Fifteen years ago, James W. Lewis and Claes Nobel founded the National Society of High School Scholars (NSHSS). Its purpose was to recognize a select few high school students that have demonstrated impeccable leadership, scholarship and community commitment.
Since 2002, more than one million high school students from 160 countries have been invited to join the prestigious society. In December, Russellville High School senior Layne Boyd become one of the newest members of the elite group as she was awarded the honor for her superior academic achievement.
“On behalf of NSHSS, I am honored to recognize the hard work, sacrifice and commitment that Layne has demonstrated to achieve this exceptional level of academic excellence,” Nobel said. “She is now a member of a unique community of scholars–a community that represents our very best hope for the future.”
When Boyd found out she had been invited to join NSHSS, knowing the honor bestowed upon her, she was thrilled.
“I was ecstatic and overwhelmed, because I had no idea that I would receive it,” she said. “I just had this feeling of happiness because I’ve always worked really hard to maintain my grades while being involved in all these extracurricular activities that I’m in, and that’s been difficult.”
Boyd’s invitation to the esteemed society came as no surprise to those that know what she brings to the classroom. Beth Gilmer, a teacher at RHS, says Boyd is the type of student every educator wants in their classroom.
“Layne is one of the most conscientious students I’ve ever had the pleasure of teaching,” Gilmer said. “Her greatest asset, academically, is her willingness to go above and beyond what she’s asked to do. When she doesn’t understand something right away, she asks questions. She has a desire to learn as much as she can. Speaking as a teacher, that’s the kind of student that is just a joy to have in the classroom.”
Aside from her academic achievements, Boyd has been engaged in myriad extracurricular activities and community service projects.
“I’m involved with Hugh O’Brian Youth (HOBY) Leadership, I went to Girls State, I went to Governor’s School, I’m National Honor Society Vice President–I’m in a lot,” she said.
Adding to the list, Boyd is a member of Mu Alpha Theta, RHS Annual Staff, the HOBY Alumni Staff, the HOBY Academic All-Stars program and Franklin County Junior Leadership. Boyd also serves as the vice president of Future Educators of America, the treasurer of Future Business Leaders of America, Student Council treasurer, a HOBY ambassador and Christian Students United Project Manager.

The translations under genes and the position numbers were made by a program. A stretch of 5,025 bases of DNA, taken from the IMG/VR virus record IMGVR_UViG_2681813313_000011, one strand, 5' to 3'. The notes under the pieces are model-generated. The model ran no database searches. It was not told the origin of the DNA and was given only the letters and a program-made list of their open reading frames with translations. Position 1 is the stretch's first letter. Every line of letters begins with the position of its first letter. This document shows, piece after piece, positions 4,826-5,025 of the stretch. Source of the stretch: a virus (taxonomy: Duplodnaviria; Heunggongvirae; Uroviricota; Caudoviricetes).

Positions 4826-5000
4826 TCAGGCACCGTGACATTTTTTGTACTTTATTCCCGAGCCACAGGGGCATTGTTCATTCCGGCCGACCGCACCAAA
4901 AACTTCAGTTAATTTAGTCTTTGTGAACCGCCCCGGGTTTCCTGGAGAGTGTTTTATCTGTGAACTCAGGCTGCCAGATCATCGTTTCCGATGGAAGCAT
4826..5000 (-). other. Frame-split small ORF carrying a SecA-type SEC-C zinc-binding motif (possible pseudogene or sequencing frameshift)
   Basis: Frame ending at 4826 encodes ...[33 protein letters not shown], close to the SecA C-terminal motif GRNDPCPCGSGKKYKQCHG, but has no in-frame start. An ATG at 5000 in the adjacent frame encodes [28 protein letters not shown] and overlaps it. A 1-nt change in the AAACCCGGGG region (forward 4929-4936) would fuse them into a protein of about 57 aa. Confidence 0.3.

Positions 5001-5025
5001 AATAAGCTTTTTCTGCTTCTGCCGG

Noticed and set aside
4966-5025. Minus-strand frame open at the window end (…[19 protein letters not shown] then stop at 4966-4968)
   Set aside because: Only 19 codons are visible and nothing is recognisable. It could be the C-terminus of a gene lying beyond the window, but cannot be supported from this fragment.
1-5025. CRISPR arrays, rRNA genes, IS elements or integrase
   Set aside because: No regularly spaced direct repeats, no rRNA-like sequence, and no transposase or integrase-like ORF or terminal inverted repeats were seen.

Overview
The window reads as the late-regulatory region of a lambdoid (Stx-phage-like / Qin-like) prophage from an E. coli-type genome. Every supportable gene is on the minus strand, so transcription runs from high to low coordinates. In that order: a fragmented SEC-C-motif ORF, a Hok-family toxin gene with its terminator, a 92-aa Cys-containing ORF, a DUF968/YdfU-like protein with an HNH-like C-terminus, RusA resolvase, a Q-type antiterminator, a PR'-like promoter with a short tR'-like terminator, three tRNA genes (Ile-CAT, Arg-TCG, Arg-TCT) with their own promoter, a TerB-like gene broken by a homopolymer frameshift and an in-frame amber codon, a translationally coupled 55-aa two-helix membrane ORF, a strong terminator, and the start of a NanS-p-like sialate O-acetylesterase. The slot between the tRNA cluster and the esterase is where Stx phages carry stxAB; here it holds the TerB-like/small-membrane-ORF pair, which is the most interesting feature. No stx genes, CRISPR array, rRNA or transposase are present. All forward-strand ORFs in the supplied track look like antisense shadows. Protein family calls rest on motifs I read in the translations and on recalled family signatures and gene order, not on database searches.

Boyd was second alternate on the RHS Homecoming Court, the Franklin County Distinguished Young Women second alternate and Scholastics Category winner, and a two-time recipient of the President’s Volunteer Service Award.
As a member of NSHSS, Boyd will receive success-building benefits for life.
“We are proud to provide lifetime membership to young scholars to support their growth and development,” said Lewis. “We aim to help students like Layne build on their academic success by connecting them with unique learning experiences and resources to help prepare them for college and meaningful careers.”
According to the NSHSS, the mission of the society is to provide students with resources and tools to help further their education and explore their passions. For Boyd, that passion is science.
After graduating with an honors diploma this upcoming spring, Boyd plans to attend the University of North Alabama and major in general biology with a minor in chemistry. Her career goal is to become a family clinic physician.
“I love studying science,” she said. “I want to be a doctor. I’ve always wanted to work with labs and on mechanical stuff. That’s always been a dream of mine to do.”
As she enters her final few months of high school, Boyd hopes her dedication to academics and the community will be an influence on others to be the best they can be.
“I know that hard work pays off,” she said. “I’ve always tried to be the kind of person that inspires others to put out their hard work and their effort. I just can’t ever see someone going half-way or half-speed, because if you do you’ll never know what potential they’re made out of. That’s why I always try to inspire others to push harder.”